Namche Bizarre was a larger settlement than I imagined. It was a trekkers paradise with everything you could possibly need but at a staggering high price--internet access, bookshops, trekking equipment, snacks, money exchange, even a German Bakery.
We took a $2.50 room and decided it was time to wash some clothes. We opted to join the locals at the stream and began scrubbing our dirty clothing with soap. We hung our freshly washed laundry in the sun at our guesthouse and hoped it would dry.
We acclimatized in Namche for two days, where we took short hikes and rested for the trek ahead...
Washing clothes with the locals
One of the many waterfalls
We where excited to have our packs back on as we left Namche headed for the next village, Tengboche.
It's an exhilarating feeling as you pass trekkers who are armed with guides and porters when you are hiking to Base Camp Everest without those precautions...well, perhaps, one could say I had a porter, my wonderfully strong boyfriend, who carried a few things up the mountain for me; but otherwise, we were on our own.
We hiked for six hours to reach the ghost town of Tengboche, which was idyllic. We barley saw another hiker all day and it felt as if the land was ours. We were at peace.
We ate our first Sherpa stew at our guesthouse in Tengboche, which is a hearty stew consisting of vegetables, dumplings, a touch of ginger, a dash of garlic, and a steamy broth--and it is delicious! After dinner, we were ready to hit the sack but as our heads hit the pillow we suddenly heard screams of joy coming from outside our room. We made way to the sound and found a group of people gathered outside the guesthouse staring at the sky: Everest had made her first appearance in days, and, boy was she stunning.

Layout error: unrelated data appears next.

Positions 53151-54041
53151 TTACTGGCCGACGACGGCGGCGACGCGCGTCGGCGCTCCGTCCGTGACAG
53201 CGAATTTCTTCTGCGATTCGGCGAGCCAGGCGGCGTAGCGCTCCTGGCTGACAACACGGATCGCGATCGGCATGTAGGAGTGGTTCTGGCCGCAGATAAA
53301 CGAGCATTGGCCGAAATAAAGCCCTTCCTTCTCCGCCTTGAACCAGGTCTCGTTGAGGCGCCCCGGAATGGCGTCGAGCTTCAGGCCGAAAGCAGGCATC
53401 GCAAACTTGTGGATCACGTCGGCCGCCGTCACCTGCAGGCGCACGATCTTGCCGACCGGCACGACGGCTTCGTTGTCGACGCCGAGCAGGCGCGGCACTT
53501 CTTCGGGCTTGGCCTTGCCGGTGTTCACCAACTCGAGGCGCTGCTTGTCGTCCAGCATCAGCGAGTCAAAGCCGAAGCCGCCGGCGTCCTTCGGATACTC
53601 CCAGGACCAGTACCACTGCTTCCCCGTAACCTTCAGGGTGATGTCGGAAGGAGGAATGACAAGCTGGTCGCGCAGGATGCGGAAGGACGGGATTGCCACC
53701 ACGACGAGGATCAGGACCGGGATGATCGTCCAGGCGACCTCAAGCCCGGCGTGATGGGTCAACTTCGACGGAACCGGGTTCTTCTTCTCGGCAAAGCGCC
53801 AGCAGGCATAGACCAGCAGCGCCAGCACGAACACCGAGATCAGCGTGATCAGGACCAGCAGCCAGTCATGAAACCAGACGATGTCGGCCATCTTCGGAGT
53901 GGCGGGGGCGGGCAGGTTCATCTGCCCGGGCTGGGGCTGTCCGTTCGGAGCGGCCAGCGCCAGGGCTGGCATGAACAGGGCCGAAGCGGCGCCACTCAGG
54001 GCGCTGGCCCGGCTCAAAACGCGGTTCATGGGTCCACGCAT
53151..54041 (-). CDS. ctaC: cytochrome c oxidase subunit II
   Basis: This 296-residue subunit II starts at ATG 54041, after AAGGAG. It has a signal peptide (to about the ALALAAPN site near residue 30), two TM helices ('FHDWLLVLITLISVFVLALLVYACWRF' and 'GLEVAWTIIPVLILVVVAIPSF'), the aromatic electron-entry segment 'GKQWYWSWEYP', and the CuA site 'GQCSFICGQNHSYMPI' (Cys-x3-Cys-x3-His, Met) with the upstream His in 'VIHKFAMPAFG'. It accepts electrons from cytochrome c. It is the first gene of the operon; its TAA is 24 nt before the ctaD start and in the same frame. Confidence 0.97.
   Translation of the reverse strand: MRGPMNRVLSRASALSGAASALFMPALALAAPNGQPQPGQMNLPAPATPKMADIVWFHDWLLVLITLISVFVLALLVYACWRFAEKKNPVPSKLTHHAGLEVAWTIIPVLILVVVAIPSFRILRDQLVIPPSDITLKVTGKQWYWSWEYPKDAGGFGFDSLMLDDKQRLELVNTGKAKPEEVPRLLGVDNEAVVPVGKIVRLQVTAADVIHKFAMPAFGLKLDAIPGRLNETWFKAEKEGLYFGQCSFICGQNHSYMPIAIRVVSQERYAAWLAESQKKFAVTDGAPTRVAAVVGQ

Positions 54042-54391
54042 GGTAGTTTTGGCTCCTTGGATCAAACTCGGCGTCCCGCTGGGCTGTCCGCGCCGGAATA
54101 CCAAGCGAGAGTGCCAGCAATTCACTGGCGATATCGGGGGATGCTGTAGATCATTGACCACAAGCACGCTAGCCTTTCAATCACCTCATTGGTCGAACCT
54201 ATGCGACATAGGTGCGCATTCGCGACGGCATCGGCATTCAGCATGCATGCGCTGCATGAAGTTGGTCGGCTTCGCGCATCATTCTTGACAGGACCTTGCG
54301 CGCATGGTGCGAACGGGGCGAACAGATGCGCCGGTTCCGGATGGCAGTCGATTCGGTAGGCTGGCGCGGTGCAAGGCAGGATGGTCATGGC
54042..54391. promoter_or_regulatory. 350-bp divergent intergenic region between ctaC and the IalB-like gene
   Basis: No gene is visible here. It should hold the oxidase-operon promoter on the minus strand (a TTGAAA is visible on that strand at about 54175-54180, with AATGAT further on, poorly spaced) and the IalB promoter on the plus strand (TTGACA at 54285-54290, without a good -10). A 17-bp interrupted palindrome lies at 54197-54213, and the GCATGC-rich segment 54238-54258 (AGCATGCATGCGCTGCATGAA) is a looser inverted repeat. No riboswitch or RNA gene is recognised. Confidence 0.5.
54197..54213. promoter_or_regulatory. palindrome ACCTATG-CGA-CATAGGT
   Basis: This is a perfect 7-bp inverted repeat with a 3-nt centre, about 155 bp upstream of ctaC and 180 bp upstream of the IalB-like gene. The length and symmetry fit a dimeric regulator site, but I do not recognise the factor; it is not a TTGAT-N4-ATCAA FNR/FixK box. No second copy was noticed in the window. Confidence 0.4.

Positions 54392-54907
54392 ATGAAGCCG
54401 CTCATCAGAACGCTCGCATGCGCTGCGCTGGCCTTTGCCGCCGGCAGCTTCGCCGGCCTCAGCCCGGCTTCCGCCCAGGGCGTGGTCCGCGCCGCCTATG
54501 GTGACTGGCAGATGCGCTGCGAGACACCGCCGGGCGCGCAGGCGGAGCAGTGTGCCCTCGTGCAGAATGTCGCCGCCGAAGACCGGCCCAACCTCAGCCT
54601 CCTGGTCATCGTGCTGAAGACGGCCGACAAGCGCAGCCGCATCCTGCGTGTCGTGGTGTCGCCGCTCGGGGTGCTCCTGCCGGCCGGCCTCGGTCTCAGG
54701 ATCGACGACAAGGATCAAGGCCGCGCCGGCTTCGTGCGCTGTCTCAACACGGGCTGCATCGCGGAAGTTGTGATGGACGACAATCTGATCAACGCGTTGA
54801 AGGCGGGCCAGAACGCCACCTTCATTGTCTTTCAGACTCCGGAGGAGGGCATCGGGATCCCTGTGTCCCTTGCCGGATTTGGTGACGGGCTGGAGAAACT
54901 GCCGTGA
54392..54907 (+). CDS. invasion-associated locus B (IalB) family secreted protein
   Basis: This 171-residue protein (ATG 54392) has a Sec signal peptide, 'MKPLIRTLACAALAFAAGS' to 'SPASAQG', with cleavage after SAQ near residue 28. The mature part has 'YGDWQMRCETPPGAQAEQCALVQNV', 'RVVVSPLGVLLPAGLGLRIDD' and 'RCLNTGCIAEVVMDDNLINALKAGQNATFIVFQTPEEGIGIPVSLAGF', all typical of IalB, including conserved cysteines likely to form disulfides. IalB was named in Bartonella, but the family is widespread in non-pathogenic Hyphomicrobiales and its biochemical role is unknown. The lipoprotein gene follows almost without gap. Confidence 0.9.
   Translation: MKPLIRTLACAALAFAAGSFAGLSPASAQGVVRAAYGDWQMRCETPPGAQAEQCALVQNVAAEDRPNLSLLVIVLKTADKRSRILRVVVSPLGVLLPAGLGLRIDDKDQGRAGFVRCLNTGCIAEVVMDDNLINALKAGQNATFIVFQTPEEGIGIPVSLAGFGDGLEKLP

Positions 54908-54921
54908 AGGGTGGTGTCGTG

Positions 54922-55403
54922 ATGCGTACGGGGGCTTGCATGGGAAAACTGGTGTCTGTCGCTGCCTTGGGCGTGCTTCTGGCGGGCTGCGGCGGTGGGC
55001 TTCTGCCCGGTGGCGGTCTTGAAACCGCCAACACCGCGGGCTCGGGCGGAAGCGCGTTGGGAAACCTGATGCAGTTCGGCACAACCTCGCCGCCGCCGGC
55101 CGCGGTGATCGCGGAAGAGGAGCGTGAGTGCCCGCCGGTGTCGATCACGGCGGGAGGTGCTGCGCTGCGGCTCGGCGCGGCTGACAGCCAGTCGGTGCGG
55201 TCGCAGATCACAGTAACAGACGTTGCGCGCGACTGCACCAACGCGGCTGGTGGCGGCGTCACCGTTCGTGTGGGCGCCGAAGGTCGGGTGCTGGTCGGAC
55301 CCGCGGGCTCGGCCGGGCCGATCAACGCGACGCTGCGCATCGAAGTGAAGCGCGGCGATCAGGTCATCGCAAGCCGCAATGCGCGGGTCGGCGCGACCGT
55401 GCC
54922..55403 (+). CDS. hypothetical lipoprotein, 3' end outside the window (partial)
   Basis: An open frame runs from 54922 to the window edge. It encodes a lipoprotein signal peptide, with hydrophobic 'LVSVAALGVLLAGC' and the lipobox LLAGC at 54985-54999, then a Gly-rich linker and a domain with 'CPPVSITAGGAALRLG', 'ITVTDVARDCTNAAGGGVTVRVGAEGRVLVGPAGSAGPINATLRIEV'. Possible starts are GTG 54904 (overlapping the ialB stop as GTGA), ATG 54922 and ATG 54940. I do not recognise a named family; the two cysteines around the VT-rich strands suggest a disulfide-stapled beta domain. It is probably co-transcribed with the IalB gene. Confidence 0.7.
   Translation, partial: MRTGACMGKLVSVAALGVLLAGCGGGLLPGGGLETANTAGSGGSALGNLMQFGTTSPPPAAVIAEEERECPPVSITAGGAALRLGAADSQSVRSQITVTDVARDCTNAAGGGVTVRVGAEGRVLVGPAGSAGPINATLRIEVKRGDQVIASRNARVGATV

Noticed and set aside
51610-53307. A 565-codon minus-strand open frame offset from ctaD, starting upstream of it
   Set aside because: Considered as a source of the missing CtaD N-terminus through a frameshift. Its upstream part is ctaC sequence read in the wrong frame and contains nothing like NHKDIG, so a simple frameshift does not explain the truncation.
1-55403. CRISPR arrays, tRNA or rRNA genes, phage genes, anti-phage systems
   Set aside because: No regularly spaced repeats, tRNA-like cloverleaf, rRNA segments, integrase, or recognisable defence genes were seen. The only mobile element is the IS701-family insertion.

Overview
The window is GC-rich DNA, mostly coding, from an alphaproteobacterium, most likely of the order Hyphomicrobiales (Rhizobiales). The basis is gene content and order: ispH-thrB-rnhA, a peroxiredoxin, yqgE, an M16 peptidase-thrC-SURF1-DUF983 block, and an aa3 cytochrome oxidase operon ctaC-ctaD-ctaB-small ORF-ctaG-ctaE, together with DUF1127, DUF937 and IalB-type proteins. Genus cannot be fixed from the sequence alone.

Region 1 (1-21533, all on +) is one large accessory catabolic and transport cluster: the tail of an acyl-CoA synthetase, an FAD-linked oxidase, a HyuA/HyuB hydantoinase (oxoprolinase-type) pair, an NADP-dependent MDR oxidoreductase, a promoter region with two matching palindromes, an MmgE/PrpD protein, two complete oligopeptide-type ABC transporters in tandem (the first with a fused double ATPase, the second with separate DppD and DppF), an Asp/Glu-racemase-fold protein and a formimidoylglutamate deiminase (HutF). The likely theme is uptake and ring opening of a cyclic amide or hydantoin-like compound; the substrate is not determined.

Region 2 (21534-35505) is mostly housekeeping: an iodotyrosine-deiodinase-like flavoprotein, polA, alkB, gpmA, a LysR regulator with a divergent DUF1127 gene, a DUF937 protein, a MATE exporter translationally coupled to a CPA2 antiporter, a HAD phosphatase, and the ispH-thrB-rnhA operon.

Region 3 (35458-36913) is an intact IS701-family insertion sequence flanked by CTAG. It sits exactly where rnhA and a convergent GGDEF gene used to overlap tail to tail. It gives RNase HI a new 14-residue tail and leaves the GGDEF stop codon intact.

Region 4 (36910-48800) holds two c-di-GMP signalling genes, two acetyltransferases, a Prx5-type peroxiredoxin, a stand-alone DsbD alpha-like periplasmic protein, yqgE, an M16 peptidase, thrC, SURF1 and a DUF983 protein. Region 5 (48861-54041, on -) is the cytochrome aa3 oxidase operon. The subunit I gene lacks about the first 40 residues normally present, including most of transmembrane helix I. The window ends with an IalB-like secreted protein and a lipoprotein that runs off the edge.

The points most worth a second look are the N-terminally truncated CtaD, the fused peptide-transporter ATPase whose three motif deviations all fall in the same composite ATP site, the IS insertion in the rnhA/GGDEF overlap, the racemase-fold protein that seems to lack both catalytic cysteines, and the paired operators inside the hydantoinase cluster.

Our Room in Tengboche Sherpa Stew
Wild flowers that pave the way
World's Highest Monestry
We awoke early the next day after our first good night sleep in days and set our for the village of Pheriche. With our trusty guide book in hand we were ready for the six hours of hard trekking ahead of us. When I say it was hard work, I mean it really, truly was hard work, especially when you're carrying a large pack, as well as suffering high altitude aliments and a blazing sun. However--and this is when I need to give a special mention to the many porters of the Himalayan hills--the porters make you feel shameful for stopping, for huffing-and-puffing, and for getting red in the face, because they carry all manor of items up the mountain on their back, and I mean all manor: wood planks, food boxes, water drums, doors, rolled carpets, beds, coffee machines, even generators, beer cases, and stones. So I should retract my previous comment about the high price of a Mars bar, as the porters have to haul the candy bar boxes up the mountain.
The porters and their loads
Reaching the small valley of Pheriche we bunked in $2.50 a night room. Pheriche was a misty place that would ever so often reveal the snow topped peaks that hug like giants in the sky behind the village. We rested and acclimatized here for 3 nights.
All Photo's Pheriche
x HMS x